Changing a characters expression on a timeline

Here's my situation: I have a slide with a character and I want to synch the characters expressions to a narration. What's the best way to synch the characters pose/expression/perspective on a single slide/timeline? Do I need to use multiple slides to do this? Do I use mutiple "instances" of the character on the timeline synched to cue points?

Thanks in advance for suggestions

Lou

23 Replies
Katie Venit

what's the advantage to doing it this way, vs simply inserting the poses as separate images and then simply having them come in and out of the slide based on the timing of the narration? (meaning, set the end point of the first pose to be at the same time as the start point for the second pose, and so on)

Rebecca Fleisch Cordeiro

Excellent, Joyce!

Kathie, that's a fair question. One of the things I like is that you don't have to worry about the character's position. When you copy/paste it, Storyline, like PowerPoint offsets it a bit, presumably so you can see that the paste took and so you can grab the pasted object easier. Then you need to go into the size/position settings of the initial object, note the position down, click on the pasted object(s), and modify their positions.

But I wonder if there are other advantages. I hope others weigh in.

Rebecca Fleisch Cordeiro

Welcome to the community, John.

Just an FYI  for you and others that if you're using Storyline 2, you don't need offstage shapes. Articulate have added functionality so you can link state changes to the timeline. See the screenshot:

  • Change the state of an object when the timeline reaches a specific time - or -
  • Change the state of an object when the timeline reaches a cue point you've set on the timeline

Guess maybe I should add an instructional video for SL2, eh? Remind me

And tx again for posting.

Gerry Wasiluk

Rebecca Fleisch Cordeiro said:

Excellent, Joyce!

Kathie, that's a fair question. One of the things I like is that you don't have to worry about the character's position. When you copy/paste it, Storyline, like PowerPoint offsets it a bit, presumably so you can see that the paste took and so you can grab the pasted object easier. Then you need to go into the size/position settings of the initial object, note the position down, click on the pasted object(s), and modify their positions.

But I wonder if there are other advantages. I hope others weigh in.


Hi, Rebecca! 

Unfortunately, depending on what pose you pick, and what effect you want, you sometimes have to worry about the characters position in a state when you add new states to suggest movement.  Most of the time you are fine but you still should always check things. 

Occasionally for a character state, especially when I want them in roughly the same position, or the movement to be somewhat more natural, or a pose may be somewhat larger or smaller than others, I've had to nudge things or even expand/contract the image for the state to be sure things look somewhat natural.

Also, if you have too many characters and states on a slide or layer, the slide or layer can really slow down and become almost unresponsive.  I've got a layer in a course with six characters on it, each with two states each.  If I click on a character, it takes 4-8 seconds before the object gets focus.  Not good.

I do think using states is the usually way to go.  Katie's method also works but is harder to line up sometimes as you mentioned, but you have the advantage of being able to do more animation effects.  And sometimes, in Storyline 2, when using multiple motion paths for a character, it's often better to use multiple characters, though lining things up is even a bigger pain.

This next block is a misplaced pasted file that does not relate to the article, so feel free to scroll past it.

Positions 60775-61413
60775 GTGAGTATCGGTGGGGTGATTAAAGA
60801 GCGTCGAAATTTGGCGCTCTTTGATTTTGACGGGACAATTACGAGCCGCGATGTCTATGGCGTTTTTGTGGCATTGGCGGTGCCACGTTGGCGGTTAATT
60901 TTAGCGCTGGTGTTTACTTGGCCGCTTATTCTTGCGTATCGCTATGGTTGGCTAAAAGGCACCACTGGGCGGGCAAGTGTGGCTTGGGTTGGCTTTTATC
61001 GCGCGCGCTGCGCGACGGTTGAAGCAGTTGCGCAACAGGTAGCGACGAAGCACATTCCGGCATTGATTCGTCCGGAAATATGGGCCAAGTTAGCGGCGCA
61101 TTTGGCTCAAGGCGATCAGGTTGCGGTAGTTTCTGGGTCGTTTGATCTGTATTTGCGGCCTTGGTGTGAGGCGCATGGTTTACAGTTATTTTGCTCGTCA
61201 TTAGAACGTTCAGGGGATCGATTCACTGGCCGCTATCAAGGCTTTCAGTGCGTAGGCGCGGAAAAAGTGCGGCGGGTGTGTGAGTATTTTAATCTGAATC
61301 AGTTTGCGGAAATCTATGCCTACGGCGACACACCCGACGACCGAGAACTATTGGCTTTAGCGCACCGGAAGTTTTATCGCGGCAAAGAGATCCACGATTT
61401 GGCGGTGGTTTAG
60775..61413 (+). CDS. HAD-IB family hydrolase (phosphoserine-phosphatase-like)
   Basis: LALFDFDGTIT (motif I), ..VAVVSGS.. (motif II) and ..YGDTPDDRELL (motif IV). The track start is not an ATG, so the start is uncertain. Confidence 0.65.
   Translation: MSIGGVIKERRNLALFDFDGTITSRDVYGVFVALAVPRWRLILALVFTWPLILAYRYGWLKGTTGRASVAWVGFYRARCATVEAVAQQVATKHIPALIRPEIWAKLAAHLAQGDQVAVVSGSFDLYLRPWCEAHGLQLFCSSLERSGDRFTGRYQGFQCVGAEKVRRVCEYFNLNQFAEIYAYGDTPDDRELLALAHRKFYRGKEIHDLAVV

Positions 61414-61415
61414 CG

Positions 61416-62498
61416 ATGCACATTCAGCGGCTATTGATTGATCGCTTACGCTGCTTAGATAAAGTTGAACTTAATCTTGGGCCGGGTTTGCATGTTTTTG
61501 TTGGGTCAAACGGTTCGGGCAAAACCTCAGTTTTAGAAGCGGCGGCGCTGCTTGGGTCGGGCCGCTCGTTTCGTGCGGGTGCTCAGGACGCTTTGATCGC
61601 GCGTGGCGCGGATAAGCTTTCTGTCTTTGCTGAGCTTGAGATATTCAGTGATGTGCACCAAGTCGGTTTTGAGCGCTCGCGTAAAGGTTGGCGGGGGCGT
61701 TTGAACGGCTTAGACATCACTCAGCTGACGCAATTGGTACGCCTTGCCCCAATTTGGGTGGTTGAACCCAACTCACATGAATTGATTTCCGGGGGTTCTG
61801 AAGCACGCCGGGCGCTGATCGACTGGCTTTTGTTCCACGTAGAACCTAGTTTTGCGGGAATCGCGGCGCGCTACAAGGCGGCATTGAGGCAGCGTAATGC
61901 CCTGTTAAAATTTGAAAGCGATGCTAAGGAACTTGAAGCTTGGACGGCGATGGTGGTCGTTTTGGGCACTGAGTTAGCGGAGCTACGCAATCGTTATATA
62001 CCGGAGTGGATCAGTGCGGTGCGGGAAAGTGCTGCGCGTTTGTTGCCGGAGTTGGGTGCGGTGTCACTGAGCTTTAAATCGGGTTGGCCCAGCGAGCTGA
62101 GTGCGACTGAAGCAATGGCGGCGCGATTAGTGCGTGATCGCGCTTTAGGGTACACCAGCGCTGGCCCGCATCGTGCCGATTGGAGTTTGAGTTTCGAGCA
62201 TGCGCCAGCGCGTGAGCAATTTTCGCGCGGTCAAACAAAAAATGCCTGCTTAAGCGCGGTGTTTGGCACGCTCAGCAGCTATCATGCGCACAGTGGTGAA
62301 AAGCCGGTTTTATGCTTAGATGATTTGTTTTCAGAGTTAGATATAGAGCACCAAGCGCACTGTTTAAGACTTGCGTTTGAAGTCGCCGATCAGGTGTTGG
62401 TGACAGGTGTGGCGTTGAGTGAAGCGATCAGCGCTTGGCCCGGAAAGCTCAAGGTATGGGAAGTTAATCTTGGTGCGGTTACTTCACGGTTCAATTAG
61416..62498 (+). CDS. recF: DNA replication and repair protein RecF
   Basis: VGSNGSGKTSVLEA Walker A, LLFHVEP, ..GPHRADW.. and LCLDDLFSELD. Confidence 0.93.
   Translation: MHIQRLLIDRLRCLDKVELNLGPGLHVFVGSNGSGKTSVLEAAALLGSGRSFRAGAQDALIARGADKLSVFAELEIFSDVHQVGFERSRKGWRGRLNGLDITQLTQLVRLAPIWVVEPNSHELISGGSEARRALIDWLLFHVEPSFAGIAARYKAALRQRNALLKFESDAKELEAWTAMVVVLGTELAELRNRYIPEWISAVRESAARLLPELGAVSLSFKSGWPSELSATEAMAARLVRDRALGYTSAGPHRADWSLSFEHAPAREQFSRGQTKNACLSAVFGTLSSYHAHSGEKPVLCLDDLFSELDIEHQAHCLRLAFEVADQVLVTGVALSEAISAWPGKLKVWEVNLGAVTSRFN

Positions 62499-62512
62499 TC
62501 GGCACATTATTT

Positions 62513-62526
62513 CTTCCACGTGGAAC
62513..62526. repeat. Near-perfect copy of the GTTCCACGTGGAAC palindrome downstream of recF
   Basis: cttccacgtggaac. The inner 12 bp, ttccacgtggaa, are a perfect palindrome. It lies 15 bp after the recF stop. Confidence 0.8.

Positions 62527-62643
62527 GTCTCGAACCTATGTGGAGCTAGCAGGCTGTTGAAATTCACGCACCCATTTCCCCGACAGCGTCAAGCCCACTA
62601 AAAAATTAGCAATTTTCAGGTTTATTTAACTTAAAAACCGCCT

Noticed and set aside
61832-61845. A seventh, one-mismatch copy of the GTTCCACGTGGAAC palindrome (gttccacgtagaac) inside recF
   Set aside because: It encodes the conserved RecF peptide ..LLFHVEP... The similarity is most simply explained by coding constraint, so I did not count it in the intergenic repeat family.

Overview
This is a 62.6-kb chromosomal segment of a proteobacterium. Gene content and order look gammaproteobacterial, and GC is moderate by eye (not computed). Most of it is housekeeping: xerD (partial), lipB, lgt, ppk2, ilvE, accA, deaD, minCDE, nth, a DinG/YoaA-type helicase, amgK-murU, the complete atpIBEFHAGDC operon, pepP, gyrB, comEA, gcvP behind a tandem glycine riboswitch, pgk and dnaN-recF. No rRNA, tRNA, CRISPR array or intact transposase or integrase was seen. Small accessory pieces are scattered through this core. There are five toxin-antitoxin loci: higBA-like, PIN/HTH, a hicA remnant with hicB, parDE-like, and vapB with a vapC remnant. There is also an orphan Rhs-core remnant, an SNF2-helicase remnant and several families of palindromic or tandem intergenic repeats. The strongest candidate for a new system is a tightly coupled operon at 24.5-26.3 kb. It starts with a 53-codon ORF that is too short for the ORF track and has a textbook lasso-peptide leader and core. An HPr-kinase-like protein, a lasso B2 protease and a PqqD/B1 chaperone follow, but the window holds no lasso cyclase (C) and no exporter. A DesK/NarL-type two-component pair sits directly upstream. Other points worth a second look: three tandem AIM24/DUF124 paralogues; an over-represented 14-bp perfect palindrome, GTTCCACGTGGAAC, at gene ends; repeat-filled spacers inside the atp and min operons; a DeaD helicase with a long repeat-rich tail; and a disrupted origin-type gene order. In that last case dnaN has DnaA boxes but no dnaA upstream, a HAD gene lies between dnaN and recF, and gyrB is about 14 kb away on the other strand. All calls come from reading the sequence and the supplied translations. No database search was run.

Rebecca Fleisch Cordeiro

Gerry, tx for answering. Did you realize that Kathie originally asked, and I replied to, that question TWO years ago? October 2012!

Absolutely valid points regarding the character pose impacting the fluidity of the animation. I've run into the same issues and am so glad to have you corroborate here (I'm always running the "I must be doing something wrong" mantra in my head ;().

Tx, too, for letting us know how the number of states and characters can have an effect on SL's responsiveness.

And motion paths are a great addition to the "world of movement" for Storyline 2.

Tx for posting!

Coniqua  Abdul-Malik

Awesome thanks. So glad I scrolled I'm using SL2 and I'm happy that I don't have to go through the adding shapes off stage process. I did try changing states set to the timeline, but maybe it goes off the timeline for the object, and not the "slides timeline"? I'm not sure since the object started at the beginning of the slide. I'll have to play with it. 

Ashley Terwilliger

Hi Coniqua, 

Rebecca doesn't seem to make it back into the forums as often, and this thread is a bit older, so I'd be curious if you could share a bit more information on what you've set up? The objects automatically begin at the slide's timeline, but you can adjust their timeline just by dragging the objects to the left or right within the timeline. 

Adam Korth

Hi All,

I'm having an issue with character states changing along the timeline in Storyline 360. For the first half of the project I am working on, the characters behaved just fine on the timeline, but in the second half of the project, they aren't changing at all. Any thoughts on what might be happening?

Anna Barsk Holmbom

I know it has been a few years since you wrote that answer but I can´t find a newer one so I add my question here. I try to use what you describe but it doesn´t show when I play the scene. I have chosen illustraded characters. I show them on the timeline to the end. And then I try to change state of the character when the timeline reaches a certain cuepoint. Is there anything I miss?